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Michael/Male/26-30. Lives in United States/Pennsylvania/Wexford/Christopher Wren, speaks English. Spends 20% of daytime online. Uses a Fast (128k-512k) connection. And likes baseball /politics.
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United States, Pennsylvania, Wexford, Christopher Wren, English, Michael, Male, 26-30, baseball , politics.

Wednesday, April 27, 2005

David Bell: Bad Hitter, Good Fielder 

I've never been particularly high on David Bell. I think the Phillies seriously over-paid for his services when they signed him from the Giants in 2002. I don't think he's a good hitter - he isn't powerful at the plate and he doesn't get on base with great frequency. And I didn't even mention his injury problems. For those reasons I've argued that the Phillies should sit Bell in favor of Placido Polanco, who played third after coming to the Phillies in the Scott Rolen deal in 2002.

My rationale was that Polanco and Bell made the same salary, had roughly comparable batting numbers and Polanco was a better glove, an important fact given that the Phillies had restocked with groundball pitchers in the offseason, which put defense at a premium this season. Based on the Phillies mediocre DER through their first twenty games, I assumed that an examination of Bell's Zone Rating numbers would bolster my argument that the Phillies should end the Polanco-Utley platoon and install Polanco at third.

Naturally I was wrong.

Don't get me completely wrong: Bell is having an awful year. As I write this he's hit one home run in 73 AB's with six doubles and eight RBI's. His .219 BA / .278 OBP / .342 SLG is laughably bad. In fact, Bell's '05 OBP is worse than his '03 campaign (.296) where he played some awful, awful baseball. If we were going by offense, I think Polanco is a better hitter: .352 OBP ... OK: his SLG is .298- a product of having just two extrabase hits -but he's getting on base and producing runs.

But Bell is excelling at one phase of the game: fielding. Right now Bell is third in the NL in Zone Rating for thirdbasemen, the stat from Stats, Inc that I rely upon so much to gauge a player's fielding. Bell's .865 ZR is pretty stellar stuff, just behind Scott Rolen and Chipper Jones, two pretty fine fielders. Sure, people might object to what I've said and note that Bell has four errors so far this season, but I think that Bell is playing some pretty good D at the hot corner.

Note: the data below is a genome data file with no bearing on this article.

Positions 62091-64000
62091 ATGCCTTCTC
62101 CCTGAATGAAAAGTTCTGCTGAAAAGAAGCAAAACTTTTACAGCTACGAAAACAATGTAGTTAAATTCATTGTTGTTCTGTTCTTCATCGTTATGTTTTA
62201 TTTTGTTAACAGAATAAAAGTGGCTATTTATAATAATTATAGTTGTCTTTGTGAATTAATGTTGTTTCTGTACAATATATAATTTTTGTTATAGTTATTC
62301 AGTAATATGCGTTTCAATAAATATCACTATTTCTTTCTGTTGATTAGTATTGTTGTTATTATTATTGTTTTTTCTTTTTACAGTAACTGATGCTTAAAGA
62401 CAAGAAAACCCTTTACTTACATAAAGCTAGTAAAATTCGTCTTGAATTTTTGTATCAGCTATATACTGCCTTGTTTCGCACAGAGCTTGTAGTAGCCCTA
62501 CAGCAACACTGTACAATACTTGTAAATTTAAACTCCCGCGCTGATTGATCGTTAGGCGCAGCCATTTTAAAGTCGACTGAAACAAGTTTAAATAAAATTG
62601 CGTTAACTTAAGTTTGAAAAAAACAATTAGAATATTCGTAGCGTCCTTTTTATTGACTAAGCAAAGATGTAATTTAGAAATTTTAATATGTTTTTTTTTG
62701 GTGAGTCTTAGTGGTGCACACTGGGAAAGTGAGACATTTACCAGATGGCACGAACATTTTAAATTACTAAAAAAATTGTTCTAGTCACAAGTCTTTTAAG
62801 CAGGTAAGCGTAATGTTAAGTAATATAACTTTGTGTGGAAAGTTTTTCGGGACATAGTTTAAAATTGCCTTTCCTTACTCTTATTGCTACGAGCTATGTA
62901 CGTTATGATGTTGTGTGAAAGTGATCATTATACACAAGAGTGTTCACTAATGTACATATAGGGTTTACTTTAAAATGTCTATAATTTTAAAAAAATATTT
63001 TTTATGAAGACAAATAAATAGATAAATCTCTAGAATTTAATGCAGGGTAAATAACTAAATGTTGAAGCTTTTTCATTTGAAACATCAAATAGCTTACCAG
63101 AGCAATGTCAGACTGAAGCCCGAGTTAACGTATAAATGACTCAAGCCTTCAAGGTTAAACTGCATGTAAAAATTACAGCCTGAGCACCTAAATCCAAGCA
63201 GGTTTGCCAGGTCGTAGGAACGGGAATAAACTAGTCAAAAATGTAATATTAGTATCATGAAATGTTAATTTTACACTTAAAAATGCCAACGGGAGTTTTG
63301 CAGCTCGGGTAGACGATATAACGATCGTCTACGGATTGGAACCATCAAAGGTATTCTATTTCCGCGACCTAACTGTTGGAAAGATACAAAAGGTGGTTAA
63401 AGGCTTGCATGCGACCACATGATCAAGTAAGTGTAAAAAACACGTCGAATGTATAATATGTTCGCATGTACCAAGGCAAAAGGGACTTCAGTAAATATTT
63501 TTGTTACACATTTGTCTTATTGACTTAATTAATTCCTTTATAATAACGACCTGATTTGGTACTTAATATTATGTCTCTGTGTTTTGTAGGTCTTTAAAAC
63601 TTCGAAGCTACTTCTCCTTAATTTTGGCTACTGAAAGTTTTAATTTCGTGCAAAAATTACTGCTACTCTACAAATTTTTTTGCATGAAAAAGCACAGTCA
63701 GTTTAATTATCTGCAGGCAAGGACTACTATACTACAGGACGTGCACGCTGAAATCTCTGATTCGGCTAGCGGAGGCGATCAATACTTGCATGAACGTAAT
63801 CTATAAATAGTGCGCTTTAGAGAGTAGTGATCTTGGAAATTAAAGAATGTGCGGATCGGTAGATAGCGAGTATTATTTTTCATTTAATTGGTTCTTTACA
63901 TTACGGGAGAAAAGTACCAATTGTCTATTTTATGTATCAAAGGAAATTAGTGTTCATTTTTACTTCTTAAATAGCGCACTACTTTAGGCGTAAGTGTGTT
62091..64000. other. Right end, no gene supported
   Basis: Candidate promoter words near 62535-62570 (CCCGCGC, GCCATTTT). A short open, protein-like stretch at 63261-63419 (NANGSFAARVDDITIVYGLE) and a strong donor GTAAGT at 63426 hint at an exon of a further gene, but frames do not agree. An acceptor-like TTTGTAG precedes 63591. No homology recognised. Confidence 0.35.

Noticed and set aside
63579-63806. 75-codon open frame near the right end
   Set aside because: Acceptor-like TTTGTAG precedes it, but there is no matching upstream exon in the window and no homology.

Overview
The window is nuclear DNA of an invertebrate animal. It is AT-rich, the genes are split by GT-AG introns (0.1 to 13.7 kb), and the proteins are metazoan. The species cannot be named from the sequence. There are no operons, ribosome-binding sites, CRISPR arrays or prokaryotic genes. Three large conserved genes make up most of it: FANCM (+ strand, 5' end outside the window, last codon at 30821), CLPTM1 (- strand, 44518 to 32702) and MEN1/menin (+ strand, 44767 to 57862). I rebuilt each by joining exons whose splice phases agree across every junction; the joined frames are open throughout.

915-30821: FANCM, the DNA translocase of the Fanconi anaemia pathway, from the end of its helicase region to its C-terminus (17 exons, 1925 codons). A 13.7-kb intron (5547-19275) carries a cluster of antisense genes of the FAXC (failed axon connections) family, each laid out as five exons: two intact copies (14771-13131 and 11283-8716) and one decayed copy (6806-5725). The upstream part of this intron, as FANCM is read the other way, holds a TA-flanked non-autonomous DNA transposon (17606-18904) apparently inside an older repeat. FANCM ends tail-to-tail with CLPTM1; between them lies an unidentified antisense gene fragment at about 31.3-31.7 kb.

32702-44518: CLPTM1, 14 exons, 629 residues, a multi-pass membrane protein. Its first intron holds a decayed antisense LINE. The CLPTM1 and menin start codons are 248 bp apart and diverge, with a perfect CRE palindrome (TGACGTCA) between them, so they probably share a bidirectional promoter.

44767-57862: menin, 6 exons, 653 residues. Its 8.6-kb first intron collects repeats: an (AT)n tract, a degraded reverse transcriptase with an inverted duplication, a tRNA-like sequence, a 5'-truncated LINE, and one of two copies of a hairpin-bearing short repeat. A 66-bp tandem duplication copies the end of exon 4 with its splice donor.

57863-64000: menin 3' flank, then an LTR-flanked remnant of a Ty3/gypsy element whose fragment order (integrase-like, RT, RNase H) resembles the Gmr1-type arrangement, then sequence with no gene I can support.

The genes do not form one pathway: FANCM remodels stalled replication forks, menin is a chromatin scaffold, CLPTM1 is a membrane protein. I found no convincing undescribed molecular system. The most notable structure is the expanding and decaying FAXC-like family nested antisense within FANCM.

I put a lot of faith in ZR because is does a good job measuring a player's total contribution to team defense.

The results made me ponder an interesting thought: what if David Bell is actually a strong defensive player? What if Bell made up for his short-comings at the plate with good glove work. As George Will argued in Men At Work, a double denied on defense is worth just as much as a double hit at the plate.

Bell's ZR stats don't help that argument: he was middle of the pack (.775). However Dave Pinto's Probalistic Model of Range (PMR) rated Bell as a strong fielder: Bell made 377 outs (projected: 355.71) in 2004. Those 21 extra outs aren't recorded in Bell's batting stats, but they represent a significant contribution to the team's fortunes.

So maybe Polanco wouldn't be the best choice for the job: Bell might be struggling at the plate, but he's a strong fielder (at least so far this year) and he's hitting with a little more power than Polanco (which is what this team needs right now). Keep Bell's glove at the hot corner. He's the best we've got.

Comments:
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